To create a toolbar, place an ImageList control on your form. To begin the process, add the images you want to use on the toolbar by using the Image Collection Editor (see Figure 3.1). You can display this by clicking the Images button in the ImageList properties list.

Figure 3.1 Using the Image Collection Editor to add images to the ImageList control.

To add an image to the Image collection for the ImageList control, click the Add button. In the Open dialog box that appears, select the image you want to add. When you select the image and click Open, the image is added to the Members list as shown in Figure 3.2.

Find the New and Open bitmaps in /Program Files/ Microsoft Visual Studio.NET/Common7/Graphics/Bitmaps/TLBR_W95 directory and add them to the Image collection. When you're finished, click OK to close the Image Collection Editor.

Figure 3.2 Displaying the images already included in the Image collection.

TIP

Visual Basic installs many different types of graphics files you can use in your applications. You can find any of these files in the /Program Files/Microsoft Visual Studio.NET/Common7/Graphics directory.

To add the toolbar to your project, follow these steps:

  1. Place a Toolbar control on the form. It doesn't really matter where you put it; the default Dock property places it at the top of the form.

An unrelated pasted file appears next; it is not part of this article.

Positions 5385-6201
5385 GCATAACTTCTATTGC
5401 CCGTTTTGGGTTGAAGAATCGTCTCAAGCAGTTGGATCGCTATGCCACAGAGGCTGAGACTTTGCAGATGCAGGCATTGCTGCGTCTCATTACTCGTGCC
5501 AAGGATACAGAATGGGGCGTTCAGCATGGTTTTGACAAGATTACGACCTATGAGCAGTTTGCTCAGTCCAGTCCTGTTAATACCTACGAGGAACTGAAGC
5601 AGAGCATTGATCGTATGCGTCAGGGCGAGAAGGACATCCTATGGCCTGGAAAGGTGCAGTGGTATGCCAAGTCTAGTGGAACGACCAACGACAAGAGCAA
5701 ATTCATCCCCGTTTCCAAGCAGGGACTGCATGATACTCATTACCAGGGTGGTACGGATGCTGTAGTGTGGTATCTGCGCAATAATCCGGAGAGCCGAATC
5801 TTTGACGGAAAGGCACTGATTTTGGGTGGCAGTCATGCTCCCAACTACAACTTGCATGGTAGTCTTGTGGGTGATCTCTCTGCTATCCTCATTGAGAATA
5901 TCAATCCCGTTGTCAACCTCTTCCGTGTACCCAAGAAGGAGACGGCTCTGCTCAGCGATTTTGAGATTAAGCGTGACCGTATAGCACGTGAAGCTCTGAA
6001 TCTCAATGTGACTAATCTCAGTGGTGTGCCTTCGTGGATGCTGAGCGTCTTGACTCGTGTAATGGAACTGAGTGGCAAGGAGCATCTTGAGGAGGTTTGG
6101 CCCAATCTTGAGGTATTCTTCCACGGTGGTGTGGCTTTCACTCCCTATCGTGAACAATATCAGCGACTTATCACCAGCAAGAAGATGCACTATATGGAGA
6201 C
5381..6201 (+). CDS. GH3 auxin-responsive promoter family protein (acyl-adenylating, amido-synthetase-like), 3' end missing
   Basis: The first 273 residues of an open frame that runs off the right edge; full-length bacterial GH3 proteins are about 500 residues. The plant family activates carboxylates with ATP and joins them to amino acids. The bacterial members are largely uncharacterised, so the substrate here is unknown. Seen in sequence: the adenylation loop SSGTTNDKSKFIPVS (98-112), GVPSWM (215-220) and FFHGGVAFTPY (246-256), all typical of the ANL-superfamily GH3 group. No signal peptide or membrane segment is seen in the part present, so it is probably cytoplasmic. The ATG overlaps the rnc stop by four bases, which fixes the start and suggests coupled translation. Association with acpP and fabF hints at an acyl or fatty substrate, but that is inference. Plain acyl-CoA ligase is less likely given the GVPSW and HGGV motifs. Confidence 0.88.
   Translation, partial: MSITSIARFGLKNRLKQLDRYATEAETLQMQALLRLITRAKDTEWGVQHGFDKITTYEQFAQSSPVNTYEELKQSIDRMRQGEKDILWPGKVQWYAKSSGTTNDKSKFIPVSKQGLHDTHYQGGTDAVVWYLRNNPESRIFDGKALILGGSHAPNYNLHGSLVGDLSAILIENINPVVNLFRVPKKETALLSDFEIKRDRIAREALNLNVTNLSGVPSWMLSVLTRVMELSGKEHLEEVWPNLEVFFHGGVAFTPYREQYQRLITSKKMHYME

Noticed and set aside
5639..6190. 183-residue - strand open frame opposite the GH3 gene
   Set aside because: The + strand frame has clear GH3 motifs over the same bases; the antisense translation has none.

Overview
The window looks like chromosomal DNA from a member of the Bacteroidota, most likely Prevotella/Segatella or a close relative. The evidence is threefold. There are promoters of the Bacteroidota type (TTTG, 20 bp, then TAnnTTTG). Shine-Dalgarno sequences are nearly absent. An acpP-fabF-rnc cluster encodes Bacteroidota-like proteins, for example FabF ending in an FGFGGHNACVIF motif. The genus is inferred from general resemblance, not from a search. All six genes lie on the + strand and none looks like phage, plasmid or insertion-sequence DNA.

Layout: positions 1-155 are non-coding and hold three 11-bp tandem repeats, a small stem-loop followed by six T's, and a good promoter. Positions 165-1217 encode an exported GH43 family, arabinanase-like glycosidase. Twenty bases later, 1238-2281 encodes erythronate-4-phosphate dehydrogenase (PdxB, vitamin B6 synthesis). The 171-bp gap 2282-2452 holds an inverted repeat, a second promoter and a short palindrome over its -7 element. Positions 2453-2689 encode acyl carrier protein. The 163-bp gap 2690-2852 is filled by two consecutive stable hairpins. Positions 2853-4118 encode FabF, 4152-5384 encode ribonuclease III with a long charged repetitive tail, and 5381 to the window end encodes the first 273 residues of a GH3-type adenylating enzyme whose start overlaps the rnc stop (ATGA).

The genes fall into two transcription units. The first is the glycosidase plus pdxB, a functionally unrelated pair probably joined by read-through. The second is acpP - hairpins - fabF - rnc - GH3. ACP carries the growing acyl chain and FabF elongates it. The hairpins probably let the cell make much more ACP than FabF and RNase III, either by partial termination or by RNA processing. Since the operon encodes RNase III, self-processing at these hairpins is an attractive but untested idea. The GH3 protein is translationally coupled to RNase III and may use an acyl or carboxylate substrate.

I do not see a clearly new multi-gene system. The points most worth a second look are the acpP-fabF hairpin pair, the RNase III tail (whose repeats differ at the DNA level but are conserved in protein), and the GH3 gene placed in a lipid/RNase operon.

2. Set the ImageList property to the ImageList control you've just added. This property identifies which ImageList control (if you have more than one on the form) the Toolbar control will use to provide the images for the buttons. (Now you can see why you had to set up the ImageList control first.)

Adding the Buttons

The real action starts when you create the buttons for the toolbar. You'll actually add the buttons by using the ToolBarButton Collection Editor (see Figure 3.3).

To add a button to the toolbar, perform the following steps; then if you want to reposition the button, use the up and down arrows to move it to the correct position on the toolbar.

  1. 1. Click the collection button for the Toolbar's Buttons property.

  2. 2. In the ToolBarButton Collection Editor, click Add to add a new button to the toolbar.

  3. 3. Select the image you want on the button by setting the ImageIndex property, using its associated drop-down list (see Figure 3.4).